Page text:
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What is the Industrial Emissions Directive?

Frank Wayman

29 Jun 18

This is the first in a series of blog posts written by Dr Frank Wayman PHD taken from his recent e-book - How will the EU Industrial Emissions Directive impact the Brewing and Drinks sector? In this post Frank explores the reasoning behind the IED and provides an insight into how BREF can help companies to navigate its potentially choppy waters.

The Industrial Emissions Directive (IED) commits European Union member states to limiting the impact of emissions from industrial production on the environment. Passed in the European Parliament and Council in November 2010 and implemented in January 2011, Directive 2011/75/EU uses a polluter pays principle to design the costs of any necessary improvements to the operator of the plant. This means that if you are a producer of waste then you have to pay for it to be cleaned up.


The intention of the directive is to lower emissions based on the adoption of what is called Best Available Techniques, as defined in Annex 111 of the Directive and commonly known as BAT.

It is a concept that should evaluate and select the processing methods with the best overall outcome for industrial emissions. For example, the cleaning of the brewery pipework will require the use of water, energy and chemicals, but it also has to be effective. A BAT cleaning method will provide effective cleaning with minimal use of raw materials and energy, therefore minimising the environmental impact.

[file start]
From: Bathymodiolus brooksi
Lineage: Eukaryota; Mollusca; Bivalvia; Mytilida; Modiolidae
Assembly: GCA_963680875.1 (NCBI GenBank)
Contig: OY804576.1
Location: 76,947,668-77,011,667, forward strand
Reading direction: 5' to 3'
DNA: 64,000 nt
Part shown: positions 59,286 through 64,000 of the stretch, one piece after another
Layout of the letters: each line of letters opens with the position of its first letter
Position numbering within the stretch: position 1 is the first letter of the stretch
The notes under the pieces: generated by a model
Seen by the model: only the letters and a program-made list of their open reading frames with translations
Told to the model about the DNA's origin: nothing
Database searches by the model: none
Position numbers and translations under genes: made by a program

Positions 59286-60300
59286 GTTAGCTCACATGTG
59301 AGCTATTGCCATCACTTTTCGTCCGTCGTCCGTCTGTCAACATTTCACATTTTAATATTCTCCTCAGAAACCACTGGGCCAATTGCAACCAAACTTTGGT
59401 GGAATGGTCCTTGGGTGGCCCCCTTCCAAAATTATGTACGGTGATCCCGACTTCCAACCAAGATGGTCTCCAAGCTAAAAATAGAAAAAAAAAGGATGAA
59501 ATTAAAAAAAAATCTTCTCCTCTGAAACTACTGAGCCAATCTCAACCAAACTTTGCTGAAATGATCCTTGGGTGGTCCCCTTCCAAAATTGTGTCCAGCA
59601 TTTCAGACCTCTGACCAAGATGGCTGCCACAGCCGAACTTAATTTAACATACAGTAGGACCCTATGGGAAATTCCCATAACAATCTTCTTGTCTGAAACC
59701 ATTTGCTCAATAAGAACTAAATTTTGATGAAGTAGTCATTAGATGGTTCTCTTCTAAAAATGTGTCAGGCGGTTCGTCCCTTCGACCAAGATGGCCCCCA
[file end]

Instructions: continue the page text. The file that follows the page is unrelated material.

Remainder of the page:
What is a BREF?

“BREF” is an abbreviation for ‘Best Available Techniques Reference Document’. There are a series of these documents created to regulate the industrial processes within the scope of the IED (Article 13). The food, drinks and milk industries (FDM) BREF is yet to be published, but that is likely to happen in 2019.

The FDM BREF will likely impact large producers of drinks, i.e. those who produce more than 1 million hectolitres per year. This includes the largest producer of beer, juice and soft drinks; however, it also offers value to medium-sized producers, i.e. those producing upwards of 100,000 hectolitres per year, who can use it as a benchmarking tool.

The FDM BREF will also affect food producers in different ways, depending on the meat content of their products. In general terms, those who produce foodstuffs with animal-sourced ingredients have lower thresholds for compliance with the regulations than non-meat food producers.

The purpose of the BREF handbook is to give regulators the same knowledge and understanding of what is considered to be acceptable working practises across the whole of the EU. In particular, it describes what BAT methodology is in different aspects of the industry, and that is why it is useful for benchmarking.

The BREF document also sets emissions limits for discharges to the environment. Producers operating within the single European market will all have to bear the cost of meeting these targets, but should not be affected commercially, as all producers will have to meet the same limits at the same time.


You can read more about the IED and its impact on the brewing and drinks sector by downloading the complete e-book.

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